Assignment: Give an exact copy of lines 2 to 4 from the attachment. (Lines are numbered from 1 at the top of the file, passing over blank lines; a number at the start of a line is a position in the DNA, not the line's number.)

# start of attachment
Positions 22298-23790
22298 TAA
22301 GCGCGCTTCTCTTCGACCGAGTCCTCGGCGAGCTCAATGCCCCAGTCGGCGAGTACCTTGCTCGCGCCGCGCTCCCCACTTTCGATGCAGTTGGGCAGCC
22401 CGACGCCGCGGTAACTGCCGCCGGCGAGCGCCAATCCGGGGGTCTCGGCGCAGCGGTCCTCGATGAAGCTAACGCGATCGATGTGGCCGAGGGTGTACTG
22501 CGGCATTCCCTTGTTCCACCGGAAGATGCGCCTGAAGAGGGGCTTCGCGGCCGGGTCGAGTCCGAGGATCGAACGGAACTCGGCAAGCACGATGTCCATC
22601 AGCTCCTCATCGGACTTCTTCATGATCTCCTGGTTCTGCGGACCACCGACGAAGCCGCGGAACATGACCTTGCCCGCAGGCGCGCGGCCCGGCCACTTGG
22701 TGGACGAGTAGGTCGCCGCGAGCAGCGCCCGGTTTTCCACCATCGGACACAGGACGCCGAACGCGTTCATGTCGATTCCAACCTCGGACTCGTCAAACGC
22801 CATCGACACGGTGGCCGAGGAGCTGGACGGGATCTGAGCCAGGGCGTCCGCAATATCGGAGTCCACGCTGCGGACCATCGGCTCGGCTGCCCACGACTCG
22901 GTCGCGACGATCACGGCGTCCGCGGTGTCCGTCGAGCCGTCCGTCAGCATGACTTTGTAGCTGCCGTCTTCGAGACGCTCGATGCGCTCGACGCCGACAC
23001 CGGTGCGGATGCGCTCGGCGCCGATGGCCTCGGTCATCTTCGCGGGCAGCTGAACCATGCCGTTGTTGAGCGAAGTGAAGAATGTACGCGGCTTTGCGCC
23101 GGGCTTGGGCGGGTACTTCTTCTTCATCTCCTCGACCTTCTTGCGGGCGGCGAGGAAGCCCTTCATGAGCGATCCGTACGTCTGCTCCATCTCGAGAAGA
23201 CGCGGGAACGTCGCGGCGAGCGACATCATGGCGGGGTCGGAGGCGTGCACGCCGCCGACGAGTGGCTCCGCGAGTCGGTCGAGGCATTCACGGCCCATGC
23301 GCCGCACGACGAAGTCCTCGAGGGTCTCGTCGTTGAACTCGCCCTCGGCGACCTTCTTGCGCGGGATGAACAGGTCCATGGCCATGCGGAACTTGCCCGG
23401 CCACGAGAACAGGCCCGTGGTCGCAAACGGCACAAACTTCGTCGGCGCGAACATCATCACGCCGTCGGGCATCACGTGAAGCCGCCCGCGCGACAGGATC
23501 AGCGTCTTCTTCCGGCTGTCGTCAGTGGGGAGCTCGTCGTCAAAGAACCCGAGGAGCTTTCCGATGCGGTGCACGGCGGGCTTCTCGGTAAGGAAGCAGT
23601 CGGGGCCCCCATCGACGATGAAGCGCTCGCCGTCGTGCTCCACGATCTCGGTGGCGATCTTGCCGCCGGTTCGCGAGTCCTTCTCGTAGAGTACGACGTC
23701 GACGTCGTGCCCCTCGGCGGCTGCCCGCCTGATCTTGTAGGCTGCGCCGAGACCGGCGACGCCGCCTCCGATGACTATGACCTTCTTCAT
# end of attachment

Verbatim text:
22298 TAA
22301 GCGCGCTTCTCTTCGACCGAGTCCTCGGCGAGCTCAATGCCCCAGTCGGCGAGTACCTTGCTCGCGCCGCGCTCCCCACTTTCGATGCAGTTGGGCAGCC
22401 CGACGCCGCGGTAACTGCCGCCGGCGAGCGCCAATCCGGGGGTCTCGGCGCAGCGGTCCTCGATGAAGCTAACGCGATCGATGTGGCCGAGGGTGTACTG